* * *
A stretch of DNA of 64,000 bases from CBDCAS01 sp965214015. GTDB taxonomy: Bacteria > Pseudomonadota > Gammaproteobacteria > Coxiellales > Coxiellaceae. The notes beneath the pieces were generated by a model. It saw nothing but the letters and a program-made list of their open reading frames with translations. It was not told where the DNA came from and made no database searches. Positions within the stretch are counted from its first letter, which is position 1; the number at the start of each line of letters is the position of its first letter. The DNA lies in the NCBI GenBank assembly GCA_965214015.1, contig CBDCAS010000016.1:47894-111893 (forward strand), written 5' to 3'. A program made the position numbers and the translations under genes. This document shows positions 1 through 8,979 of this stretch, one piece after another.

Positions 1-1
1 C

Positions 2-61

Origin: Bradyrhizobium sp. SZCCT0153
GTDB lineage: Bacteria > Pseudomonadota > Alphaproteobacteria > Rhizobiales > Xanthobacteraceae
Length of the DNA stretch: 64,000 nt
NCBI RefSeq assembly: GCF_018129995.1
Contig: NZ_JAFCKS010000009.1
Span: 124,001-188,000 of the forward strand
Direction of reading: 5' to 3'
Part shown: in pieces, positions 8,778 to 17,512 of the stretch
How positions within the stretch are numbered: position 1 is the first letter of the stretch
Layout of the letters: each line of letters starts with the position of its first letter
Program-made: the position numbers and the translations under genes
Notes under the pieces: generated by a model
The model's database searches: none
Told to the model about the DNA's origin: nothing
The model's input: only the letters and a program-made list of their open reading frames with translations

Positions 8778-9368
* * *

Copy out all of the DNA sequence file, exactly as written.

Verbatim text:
A stretch of DNA of 64,000 bases from CBDCAS01 sp965214015. GTDB taxonomy: Bacteria > Pseudomonadota > Gammaproteobacteria > Coxiellales > Coxiellaceae. The notes beneath the pieces were generated by a model. It saw nothing but the letters and a program-made list of their open reading frames with translations. It was not told where the DNA came from and made no database searches. Positions within the stretch are counted from its first letter, which is position 1; the number at the start of each line of letters is the position of its first letter. The DNA lies in the NCBI GenBank assembly GCA_965214015.1, contig CBDCAS010000016.1:47894-111893 (forward strand), written 5' to 3'. A program made the position numbers and the translations under genes. This document shows positions 1 through 8,979 of this stretch, one piece after another.

Positions 1-1
1 C

Positions 2-61

Origin: Bradyrhizobium sp. SZCCT0153
GTDB lineage: Bacteria > Pseudomonadota > Alphaproteobacteria > Rhizobiales > Xanthobacteraceae
Length of the DNA stretch: 64,000 nt
NCBI RefSeq assembly: GCF_018129995.1
Contig: NZ_JAFCKS010000009.1
Span: 124,001-188,000 of the forward strand
Direction of reading: 5' to 3'
Part shown: in pieces, positions 8,778 to 17,512 of the stretch
How positions within the stretch are numbered: position 1 is the first letter of the stretch
Layout of the letters: each line of letters starts with the position of its first letter
Program-made: the position numbers and the translations under genes
Notes under the pieces: generated by a model
The model's database searches: none
Told to the model about the DNA's origin: nothing
The model's input: only the letters and a program-made list of their open reading frames with translations

Positions 8778-9368